Fallout 4 mods on consoles will be a streamlined one-click-to-download experience

Bethesda's Pete Hines has shed some light on how the company plans on delivering mods to Fallout 4 on our consoles.


Bethesda has confirmed the process of installing Fallout 4 mods on console will be streamlined as all users will need to do is click on a mod they’d like installed in order to have it download.

Bethesda vice president of public relations Pete Hines recently spoke with Major Nelson about the launch of Fallout 4 as well as its future. During the interview, Hines revealed Bethesda has wanted to bring mods to consoles ever since the release of The Elder Scrolls III: Morrowind back in 2002.

With mods coming to consoles, Bethesda is trying to make the process as easy as possible for players who wish to install one to their game. The process of picking a mod should work similarly to how we currently download DLC for any title nowadays. “We do it in a way that’s easy,” Hines reveals during the interview. “I get asked this a lot on social media and Twitter. This is not about, ‘You have to have a PC and you have to do it yourself.’ The idea is you go to play the game and there’s a menu option and you click on it and there’s just a bunch of stuff for you to download. You click on the stuff you want and you start playing the game with these new mods. We want it to be a really streamlined, fun experience.”

What Bethesda is currently trying to figure out is the exact specifics of how players will be able to retrieve mods for Fallout 4 from BethesdaNet. As of now, their biggest hurdle is creating a user-friendly experience prior to releasing the game’s mod creation tools early next year.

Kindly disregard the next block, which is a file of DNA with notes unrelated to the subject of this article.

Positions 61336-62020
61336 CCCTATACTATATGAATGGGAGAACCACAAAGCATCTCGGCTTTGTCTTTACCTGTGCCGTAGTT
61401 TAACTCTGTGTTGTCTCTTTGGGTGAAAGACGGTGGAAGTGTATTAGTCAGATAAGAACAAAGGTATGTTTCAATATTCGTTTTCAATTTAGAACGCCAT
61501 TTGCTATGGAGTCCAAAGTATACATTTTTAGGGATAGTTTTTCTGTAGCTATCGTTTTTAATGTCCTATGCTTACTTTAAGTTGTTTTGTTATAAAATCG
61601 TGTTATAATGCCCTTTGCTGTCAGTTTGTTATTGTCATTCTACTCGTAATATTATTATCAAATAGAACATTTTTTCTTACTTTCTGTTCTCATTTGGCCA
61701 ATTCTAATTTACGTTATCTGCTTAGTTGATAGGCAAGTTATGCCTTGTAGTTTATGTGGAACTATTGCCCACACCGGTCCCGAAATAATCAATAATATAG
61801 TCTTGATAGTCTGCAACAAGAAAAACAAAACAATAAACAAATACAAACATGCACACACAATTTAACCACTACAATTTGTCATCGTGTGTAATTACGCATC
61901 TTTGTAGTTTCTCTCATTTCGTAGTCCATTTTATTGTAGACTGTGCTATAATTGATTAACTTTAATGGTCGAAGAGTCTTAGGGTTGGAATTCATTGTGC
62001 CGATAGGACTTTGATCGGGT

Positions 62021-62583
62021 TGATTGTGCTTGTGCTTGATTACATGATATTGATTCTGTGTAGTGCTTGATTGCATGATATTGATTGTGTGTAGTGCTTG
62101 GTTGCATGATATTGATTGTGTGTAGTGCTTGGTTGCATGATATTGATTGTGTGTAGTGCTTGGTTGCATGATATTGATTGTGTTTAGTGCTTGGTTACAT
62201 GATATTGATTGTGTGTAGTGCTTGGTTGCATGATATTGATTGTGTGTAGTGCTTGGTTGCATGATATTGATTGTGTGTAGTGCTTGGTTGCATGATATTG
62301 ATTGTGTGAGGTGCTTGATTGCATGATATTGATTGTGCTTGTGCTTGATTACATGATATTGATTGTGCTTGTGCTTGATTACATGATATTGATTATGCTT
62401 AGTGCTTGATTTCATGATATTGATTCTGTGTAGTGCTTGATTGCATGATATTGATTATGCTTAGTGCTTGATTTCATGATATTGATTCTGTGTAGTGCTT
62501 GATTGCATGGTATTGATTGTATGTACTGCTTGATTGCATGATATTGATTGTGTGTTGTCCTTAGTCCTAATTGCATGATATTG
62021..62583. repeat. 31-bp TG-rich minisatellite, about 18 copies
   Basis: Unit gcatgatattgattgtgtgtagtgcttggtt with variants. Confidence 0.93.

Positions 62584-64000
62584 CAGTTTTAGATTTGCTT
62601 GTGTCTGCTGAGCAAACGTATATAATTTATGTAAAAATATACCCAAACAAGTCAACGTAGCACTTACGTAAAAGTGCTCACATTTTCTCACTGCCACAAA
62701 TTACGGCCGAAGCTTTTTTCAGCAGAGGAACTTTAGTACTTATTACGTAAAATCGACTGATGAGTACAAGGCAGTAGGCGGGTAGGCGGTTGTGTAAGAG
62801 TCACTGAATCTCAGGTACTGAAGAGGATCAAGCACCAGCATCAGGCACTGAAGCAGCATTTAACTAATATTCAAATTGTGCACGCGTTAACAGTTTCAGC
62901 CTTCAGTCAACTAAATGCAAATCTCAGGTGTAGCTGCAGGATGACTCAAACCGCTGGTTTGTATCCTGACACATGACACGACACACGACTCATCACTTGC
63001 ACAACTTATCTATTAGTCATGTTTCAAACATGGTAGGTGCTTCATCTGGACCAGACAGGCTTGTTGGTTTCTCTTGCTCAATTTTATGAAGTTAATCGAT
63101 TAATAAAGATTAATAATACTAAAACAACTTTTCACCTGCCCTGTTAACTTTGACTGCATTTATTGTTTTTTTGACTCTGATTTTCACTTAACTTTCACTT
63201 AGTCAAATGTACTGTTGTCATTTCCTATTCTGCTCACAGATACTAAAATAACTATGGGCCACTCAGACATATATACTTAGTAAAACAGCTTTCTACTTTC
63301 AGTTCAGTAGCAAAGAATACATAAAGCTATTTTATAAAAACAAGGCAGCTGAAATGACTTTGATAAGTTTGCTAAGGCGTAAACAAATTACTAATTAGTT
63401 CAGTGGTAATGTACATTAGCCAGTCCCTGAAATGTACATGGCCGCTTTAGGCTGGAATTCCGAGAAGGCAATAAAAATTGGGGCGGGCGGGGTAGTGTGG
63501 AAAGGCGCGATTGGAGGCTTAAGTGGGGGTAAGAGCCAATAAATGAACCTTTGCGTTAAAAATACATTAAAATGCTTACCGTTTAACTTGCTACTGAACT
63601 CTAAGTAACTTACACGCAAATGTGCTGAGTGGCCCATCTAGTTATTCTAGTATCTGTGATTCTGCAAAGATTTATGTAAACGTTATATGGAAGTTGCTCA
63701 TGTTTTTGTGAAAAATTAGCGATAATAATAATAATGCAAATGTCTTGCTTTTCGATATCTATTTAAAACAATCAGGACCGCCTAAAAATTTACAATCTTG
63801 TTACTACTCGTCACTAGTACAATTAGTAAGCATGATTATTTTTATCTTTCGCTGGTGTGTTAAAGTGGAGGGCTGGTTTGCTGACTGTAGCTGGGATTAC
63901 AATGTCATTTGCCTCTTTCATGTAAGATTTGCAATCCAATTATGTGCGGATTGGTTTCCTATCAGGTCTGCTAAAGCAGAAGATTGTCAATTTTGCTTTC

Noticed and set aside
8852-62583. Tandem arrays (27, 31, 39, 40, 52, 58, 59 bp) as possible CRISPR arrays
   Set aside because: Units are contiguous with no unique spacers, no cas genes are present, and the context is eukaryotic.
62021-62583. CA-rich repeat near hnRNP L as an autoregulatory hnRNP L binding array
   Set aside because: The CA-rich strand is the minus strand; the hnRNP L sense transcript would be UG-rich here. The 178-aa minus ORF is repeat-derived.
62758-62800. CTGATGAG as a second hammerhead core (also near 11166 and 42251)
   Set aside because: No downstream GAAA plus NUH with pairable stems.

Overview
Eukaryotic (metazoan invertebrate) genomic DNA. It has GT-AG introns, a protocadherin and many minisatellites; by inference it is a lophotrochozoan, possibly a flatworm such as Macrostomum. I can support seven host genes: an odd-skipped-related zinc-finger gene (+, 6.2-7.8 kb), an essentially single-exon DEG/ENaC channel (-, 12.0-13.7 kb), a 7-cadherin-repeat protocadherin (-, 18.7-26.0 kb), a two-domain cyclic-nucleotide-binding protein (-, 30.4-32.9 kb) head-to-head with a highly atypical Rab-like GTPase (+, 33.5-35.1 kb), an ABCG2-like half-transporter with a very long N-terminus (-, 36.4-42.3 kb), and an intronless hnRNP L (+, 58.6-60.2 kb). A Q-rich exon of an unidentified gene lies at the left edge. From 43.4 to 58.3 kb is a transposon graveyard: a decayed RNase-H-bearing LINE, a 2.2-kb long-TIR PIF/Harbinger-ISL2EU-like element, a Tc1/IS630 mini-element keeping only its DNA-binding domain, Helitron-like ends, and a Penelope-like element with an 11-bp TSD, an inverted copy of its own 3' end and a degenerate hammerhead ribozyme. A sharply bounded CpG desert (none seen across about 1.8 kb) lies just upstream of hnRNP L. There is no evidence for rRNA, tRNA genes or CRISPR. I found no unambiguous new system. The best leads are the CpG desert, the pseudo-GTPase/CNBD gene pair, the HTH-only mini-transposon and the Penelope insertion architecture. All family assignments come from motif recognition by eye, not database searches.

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    November 10, 2015 8:07 AM

    Daniel Perez posted a new article, Fallout 4 mods on consoles will be a streamlined one-click-to-download experience

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      November 11, 2015 5:18 AM

      Sounds like it would be fine for a few small mods but a potential conflict nightmare when you start installing lots more.

      Also doesn't seem like it would have any support for the more complex mods that overhaul mechanics and require user configuration or a script extender.

      There is a reason the most popular mods tend to be downloaded from the Nexus as opposed to from Steam. There is no conflict management or plugin merging possible.